Remembering Dreams and Improving Memory

September 8, 2015

This morning I was reminded of the frustration that can result from the inability to remember a dream that was once very clear. Yesterday, I took a nap in the afternoon and remembered two dreams upon awakening. The second one seemed more important, so I focused on its possible meaning. After that, I dismissed it, certain I could later recall it when I was ready to record my dreams.

 

This morning I recorded my dreams from last night and intended to include the two dreams from my nap. I easily recalled the first dream, but I drew a blank for the second one. For a brief moment, I found it frustrating because I was certain I would have no trouble remembering it.

 

If you find yourself in this situation, don’t despair. Leave space in your notebook for recording the dream later and continue with your daily activities. You will discover that something that seems completely unrelated can often trigger your recall of the dream. In my case, I went through my normal morning routine and then drove to a mall. Later when I returned home, as soon as I stepped into my house, the dream flashed back into my mind. I can now record it with full details.

 

Of course, the dream is never really gone from your mind. It has simply gone into a part of your consciousness that is not easily accessed at will. Often, if you just relax as you do when entering meditation and give yourself suggestions that you will easily recall the dream, you will find that the memory of it will pop back into your conscious mind. You should not tell yourself that you have a poor memory and cannot remember your dreams. By so doing, you reinforce to your subconscious this condition.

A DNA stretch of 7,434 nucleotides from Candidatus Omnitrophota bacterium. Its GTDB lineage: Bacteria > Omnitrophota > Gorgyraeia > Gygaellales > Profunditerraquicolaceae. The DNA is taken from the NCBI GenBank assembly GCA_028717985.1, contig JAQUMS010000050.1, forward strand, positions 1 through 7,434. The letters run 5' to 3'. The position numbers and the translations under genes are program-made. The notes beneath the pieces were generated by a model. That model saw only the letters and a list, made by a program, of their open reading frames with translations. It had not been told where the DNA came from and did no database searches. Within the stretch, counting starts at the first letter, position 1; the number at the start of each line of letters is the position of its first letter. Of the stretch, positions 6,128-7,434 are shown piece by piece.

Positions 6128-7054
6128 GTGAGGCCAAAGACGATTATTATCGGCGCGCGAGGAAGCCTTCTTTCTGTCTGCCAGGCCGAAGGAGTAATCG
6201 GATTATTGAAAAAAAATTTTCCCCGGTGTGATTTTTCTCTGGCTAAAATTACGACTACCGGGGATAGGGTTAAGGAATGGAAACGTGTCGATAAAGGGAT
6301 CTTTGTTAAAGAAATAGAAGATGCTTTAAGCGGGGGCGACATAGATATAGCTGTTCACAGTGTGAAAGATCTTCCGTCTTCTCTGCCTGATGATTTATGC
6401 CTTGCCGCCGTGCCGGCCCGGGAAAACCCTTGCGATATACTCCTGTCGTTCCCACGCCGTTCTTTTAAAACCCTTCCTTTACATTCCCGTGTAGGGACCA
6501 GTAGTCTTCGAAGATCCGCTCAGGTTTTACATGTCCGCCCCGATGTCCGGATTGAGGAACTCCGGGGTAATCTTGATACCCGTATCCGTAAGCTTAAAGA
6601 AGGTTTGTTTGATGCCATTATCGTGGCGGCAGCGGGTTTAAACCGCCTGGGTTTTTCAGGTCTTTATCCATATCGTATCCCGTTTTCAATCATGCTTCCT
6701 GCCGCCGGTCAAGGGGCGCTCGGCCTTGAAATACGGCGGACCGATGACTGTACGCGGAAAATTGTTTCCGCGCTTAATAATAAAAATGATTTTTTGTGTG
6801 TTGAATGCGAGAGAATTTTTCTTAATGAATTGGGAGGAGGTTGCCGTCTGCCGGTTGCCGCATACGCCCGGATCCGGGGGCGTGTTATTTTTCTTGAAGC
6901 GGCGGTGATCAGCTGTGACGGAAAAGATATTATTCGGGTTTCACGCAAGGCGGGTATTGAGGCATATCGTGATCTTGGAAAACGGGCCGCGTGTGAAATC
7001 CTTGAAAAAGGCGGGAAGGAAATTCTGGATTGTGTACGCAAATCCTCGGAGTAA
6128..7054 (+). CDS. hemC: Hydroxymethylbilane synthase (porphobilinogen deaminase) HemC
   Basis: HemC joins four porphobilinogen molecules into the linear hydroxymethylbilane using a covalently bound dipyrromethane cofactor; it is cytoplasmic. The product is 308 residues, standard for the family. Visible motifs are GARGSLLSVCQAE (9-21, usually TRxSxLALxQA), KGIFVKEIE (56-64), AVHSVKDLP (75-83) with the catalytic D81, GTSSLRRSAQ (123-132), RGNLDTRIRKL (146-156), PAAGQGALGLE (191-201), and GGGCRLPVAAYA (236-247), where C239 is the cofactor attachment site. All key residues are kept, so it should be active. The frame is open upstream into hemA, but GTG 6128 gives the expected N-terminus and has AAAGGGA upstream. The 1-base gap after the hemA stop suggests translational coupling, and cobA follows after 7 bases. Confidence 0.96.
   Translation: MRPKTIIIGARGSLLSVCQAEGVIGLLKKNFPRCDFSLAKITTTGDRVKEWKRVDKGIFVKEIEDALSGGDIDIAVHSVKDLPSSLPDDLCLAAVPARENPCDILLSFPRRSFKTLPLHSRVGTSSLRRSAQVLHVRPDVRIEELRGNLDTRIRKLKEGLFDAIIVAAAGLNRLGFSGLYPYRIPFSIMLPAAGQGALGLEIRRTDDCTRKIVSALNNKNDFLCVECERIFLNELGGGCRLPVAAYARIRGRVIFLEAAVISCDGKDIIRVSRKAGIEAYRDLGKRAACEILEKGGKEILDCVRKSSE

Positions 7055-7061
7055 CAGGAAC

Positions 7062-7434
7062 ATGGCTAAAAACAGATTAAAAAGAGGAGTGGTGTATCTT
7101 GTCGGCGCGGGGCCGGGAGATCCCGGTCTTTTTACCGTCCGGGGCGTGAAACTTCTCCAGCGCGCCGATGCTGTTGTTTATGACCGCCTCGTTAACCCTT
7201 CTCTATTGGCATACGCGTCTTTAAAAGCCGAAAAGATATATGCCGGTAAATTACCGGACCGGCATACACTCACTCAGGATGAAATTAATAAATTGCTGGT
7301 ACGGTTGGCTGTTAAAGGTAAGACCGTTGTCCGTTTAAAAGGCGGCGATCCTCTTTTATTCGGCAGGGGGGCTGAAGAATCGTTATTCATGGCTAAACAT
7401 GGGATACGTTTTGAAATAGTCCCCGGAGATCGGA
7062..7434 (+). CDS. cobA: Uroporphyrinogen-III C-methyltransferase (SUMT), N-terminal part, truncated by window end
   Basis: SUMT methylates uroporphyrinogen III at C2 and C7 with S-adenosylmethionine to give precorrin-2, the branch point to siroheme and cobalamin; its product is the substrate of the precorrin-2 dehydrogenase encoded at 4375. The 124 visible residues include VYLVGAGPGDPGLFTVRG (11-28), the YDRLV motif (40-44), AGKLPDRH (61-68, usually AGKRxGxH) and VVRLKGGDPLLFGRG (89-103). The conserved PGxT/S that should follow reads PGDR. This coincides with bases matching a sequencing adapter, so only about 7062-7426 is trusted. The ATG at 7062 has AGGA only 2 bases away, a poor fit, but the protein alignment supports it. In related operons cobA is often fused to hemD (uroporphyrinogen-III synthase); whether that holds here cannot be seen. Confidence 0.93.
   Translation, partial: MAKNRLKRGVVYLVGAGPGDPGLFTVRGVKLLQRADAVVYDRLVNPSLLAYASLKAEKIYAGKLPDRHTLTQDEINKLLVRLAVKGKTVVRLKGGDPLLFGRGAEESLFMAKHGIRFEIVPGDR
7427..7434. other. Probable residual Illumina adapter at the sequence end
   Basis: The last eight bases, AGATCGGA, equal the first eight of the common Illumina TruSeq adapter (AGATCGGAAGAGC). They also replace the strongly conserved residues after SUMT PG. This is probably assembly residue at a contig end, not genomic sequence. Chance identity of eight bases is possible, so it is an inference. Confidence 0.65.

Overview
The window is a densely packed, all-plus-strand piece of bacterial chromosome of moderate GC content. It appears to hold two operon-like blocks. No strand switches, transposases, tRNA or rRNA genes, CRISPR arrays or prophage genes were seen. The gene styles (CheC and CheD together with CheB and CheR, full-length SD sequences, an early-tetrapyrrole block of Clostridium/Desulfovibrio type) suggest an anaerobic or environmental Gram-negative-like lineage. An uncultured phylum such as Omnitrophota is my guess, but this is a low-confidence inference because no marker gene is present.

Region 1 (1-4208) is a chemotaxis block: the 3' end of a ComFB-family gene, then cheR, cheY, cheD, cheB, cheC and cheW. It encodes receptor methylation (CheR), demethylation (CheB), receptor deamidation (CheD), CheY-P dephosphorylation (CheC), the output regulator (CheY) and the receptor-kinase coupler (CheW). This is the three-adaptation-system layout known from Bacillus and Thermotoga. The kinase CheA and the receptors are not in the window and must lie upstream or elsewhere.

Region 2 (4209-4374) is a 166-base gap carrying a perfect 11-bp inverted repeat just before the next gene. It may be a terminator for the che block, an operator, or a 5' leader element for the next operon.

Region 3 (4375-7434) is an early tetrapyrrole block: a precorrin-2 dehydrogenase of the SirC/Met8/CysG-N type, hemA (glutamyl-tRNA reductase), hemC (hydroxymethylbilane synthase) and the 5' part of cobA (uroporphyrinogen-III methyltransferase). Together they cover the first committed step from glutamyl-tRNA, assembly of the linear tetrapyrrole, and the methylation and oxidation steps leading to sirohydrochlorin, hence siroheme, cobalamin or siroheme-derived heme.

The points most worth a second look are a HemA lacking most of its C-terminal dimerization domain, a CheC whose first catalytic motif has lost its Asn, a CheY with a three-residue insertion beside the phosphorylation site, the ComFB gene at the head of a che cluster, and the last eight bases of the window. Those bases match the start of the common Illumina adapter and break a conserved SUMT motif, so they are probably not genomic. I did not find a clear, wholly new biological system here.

Another approach is the one I took. I avoided being stressed out about it. I forgot about it and just carried on with normal activities. Later, the forgotten dream popped back into my conscious mind without any effort on my part.

 

The use of suggestion in a relaxed state is a good way to improve your memory. You can do this by feeding suggestions that affirm you have a perfect memory and can easily recall any information you desire. The repetitive message eventually reaches your subconscious, which tries to make it reality. You may have to play with the words to get a phrase you are comfortable with, but if you are persistent, you will see results.

 

Unfortunately, many people do the exact opposite of what they should do. As they age, they often complain that their memory isn’t what it used to be. They convince themselves that their memory will continue to deteriorate as they get older. The subconscious, being fed this message repeatedly, accepts it as fact and responds accordingly.

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